Why mention the miller?

Richmond Bread Riots 1863

They were often targets during food riots of the era. They were distrusted and most importantly, accessible. Its easy to forget that food riots were very common everywhere until relatively recently. The civil war saw bread riots across the South. There were riots in several American cities in 1917 due to rising food prices. The targets of ire were grocers who had raised prices sharply. The US has not seen food riots for quite some time but food insecurity is high and now housing will be added as a flashpoint for widespread discontent.

As seen in the linked reddit thread above, the amount of contempt between landlords and tenants is considerable. Rentable properties have been very good investments for passive income as rent has been increasing well ahead of inflation over the past 60 years. The past two decades have seen a massive increase in value for even marginal properties in urban areas as rapid population growth in urban centers has widely outstripped supply. As a result the percentage of tenants who are rent burdened or heavily rent burdened (paying over 30% and 50% of their income respectively) has exploded. The reasons for this increase are not the fault of any individual landlord, but they have become the human face for an exploitive system by participating in the front lines.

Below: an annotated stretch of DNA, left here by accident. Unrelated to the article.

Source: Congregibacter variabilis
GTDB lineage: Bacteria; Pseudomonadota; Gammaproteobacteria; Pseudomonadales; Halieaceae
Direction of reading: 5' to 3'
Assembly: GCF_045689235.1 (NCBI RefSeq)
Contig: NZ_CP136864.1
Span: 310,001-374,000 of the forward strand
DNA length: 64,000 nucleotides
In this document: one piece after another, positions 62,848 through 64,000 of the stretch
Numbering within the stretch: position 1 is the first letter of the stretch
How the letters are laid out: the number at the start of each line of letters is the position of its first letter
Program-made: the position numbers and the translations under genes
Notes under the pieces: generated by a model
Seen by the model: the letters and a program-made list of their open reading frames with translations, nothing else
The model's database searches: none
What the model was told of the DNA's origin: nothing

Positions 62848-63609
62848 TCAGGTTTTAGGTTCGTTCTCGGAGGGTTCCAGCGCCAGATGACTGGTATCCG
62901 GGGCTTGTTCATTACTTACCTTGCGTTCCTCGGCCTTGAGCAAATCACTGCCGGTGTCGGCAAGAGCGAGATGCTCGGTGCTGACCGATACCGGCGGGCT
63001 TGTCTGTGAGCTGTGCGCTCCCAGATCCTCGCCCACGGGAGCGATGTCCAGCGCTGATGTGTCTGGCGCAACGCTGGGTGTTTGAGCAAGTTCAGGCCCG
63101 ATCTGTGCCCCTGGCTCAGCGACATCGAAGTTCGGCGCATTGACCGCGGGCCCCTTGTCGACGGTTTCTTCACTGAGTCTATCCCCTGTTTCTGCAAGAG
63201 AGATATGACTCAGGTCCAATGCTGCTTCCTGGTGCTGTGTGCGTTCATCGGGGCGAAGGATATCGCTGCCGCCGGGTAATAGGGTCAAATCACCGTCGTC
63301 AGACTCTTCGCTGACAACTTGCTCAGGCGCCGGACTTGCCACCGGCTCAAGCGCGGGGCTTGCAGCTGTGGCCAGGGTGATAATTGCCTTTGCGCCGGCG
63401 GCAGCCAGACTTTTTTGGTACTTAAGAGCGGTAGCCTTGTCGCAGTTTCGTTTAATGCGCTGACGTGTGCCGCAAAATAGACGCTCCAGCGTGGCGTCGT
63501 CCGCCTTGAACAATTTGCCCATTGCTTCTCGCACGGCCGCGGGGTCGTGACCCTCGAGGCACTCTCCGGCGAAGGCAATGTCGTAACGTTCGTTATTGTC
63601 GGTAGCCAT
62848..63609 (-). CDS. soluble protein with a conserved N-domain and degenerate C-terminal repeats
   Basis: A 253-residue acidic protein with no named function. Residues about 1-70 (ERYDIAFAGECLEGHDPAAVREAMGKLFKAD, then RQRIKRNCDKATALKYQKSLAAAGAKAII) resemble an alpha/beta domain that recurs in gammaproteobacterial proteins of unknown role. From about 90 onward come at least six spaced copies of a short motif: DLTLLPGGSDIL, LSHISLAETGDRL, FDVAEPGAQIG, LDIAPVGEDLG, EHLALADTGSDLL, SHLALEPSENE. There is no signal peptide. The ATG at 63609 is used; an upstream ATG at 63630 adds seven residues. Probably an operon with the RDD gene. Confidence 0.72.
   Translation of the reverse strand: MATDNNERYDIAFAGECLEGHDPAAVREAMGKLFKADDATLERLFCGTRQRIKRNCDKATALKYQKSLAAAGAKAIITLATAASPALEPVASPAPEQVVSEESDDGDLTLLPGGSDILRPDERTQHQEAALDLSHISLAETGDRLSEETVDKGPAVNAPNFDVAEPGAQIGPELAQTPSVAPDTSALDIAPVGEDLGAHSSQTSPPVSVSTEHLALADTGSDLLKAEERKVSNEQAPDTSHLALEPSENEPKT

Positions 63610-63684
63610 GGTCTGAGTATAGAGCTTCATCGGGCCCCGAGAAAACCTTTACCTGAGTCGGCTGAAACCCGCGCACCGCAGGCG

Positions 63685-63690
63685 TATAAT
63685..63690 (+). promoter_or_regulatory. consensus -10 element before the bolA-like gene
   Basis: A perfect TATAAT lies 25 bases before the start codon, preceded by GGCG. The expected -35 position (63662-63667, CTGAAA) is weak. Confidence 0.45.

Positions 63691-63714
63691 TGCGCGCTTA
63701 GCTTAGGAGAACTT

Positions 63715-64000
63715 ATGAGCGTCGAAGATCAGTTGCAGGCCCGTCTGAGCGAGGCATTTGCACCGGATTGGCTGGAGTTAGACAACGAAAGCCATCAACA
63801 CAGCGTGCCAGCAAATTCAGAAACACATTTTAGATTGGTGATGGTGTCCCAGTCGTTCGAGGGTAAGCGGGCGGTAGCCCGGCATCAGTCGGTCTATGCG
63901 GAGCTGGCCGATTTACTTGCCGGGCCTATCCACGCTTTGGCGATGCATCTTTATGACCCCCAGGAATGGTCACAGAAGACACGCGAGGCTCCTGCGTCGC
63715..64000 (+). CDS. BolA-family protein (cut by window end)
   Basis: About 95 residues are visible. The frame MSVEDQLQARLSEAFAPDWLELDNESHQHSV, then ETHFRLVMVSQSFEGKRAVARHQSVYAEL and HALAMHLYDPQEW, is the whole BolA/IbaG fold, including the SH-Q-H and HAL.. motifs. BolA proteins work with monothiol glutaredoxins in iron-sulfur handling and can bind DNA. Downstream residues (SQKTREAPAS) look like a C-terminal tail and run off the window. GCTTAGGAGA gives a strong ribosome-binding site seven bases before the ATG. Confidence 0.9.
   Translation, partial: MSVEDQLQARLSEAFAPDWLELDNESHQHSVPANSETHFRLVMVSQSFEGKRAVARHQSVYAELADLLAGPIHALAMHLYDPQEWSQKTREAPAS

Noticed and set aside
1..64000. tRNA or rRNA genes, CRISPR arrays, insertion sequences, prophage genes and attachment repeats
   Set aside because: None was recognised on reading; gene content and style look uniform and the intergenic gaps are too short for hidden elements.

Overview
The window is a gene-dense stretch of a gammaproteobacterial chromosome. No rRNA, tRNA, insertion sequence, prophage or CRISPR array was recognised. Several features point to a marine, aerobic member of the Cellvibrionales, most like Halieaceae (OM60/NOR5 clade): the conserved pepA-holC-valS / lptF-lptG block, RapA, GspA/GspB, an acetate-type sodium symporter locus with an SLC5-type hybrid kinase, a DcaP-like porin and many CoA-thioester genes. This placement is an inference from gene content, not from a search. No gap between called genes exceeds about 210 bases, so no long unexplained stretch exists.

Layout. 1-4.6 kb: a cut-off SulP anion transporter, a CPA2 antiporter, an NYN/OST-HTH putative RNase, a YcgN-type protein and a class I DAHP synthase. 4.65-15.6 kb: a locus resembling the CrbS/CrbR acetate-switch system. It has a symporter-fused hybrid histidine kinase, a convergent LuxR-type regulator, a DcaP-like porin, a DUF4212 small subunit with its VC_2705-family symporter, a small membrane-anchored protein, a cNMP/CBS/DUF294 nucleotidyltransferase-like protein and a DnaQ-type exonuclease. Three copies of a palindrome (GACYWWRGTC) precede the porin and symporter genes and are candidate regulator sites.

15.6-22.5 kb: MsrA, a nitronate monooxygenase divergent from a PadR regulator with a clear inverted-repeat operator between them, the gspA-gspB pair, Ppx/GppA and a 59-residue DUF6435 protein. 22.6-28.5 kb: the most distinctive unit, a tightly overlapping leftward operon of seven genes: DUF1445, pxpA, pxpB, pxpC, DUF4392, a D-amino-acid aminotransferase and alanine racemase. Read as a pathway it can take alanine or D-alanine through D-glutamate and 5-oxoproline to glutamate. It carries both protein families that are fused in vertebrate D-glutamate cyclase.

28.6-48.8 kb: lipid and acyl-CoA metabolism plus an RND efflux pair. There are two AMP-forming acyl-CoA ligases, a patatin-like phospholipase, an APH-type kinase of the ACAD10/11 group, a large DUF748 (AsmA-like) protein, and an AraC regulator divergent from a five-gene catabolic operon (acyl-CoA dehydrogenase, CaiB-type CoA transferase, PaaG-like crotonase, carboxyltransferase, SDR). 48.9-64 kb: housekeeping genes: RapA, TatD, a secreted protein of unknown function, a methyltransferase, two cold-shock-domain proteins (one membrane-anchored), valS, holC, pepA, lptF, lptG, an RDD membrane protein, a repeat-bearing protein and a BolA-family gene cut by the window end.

The landlords participating in reddit communities like /r/realestateinvesting and /r/landlord most likely are smaller property owners as larger landlords, corporations, and institutional investors have lawyers to answer their questions. They quite likely are as they present themselves, small investors caught between tenants who provide the entirety of their income and their own masters, the mortgage lenders.